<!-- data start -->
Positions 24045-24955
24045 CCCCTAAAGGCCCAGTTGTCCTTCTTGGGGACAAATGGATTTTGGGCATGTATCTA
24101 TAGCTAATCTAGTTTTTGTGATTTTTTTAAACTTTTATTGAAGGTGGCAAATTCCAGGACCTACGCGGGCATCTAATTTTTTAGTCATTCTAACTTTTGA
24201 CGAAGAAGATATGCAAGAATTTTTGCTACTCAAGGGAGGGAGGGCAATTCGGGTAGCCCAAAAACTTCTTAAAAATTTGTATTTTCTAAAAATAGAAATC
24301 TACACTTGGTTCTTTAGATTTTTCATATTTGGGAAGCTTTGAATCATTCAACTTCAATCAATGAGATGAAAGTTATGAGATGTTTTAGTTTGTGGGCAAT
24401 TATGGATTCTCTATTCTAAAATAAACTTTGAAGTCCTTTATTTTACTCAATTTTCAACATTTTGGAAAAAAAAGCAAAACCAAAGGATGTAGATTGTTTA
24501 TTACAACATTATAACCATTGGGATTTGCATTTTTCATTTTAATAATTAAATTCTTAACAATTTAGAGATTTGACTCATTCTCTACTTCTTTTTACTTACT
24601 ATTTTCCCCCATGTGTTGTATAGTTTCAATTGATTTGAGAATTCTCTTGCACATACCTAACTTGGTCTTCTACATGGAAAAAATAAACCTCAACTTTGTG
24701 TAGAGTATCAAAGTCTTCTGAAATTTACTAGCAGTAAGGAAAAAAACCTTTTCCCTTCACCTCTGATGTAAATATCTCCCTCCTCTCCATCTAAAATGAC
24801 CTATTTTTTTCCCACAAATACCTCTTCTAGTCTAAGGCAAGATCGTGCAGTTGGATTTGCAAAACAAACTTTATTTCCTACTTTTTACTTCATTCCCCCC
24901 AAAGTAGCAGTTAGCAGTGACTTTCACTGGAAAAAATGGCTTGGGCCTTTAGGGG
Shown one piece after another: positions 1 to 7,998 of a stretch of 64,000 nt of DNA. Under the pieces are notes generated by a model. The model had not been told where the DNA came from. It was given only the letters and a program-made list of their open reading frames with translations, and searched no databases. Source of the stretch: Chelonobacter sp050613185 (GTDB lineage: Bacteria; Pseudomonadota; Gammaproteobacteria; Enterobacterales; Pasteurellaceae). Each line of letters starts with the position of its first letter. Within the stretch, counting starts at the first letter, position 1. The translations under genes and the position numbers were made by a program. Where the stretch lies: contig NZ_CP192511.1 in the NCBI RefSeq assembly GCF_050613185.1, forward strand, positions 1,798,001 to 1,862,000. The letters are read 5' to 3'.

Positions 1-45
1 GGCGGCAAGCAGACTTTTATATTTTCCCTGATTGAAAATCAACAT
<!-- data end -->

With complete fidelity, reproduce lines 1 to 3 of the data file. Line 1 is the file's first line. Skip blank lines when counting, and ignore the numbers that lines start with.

Positions 24045-24955
24045 CCCCTAAAGGCCCAGTTGTCCTTCTTGGGGACAAATGGATTTTGGGCATGTATCTA
24101 TAGCTAATCTAGTTTTTGTGATTTTTTTAAACTTTTATTGAAGGTGGCAAATTCCAGGACCTACGCGGGCATCTAATTTTTTAGTCATTCTAACTTTTGA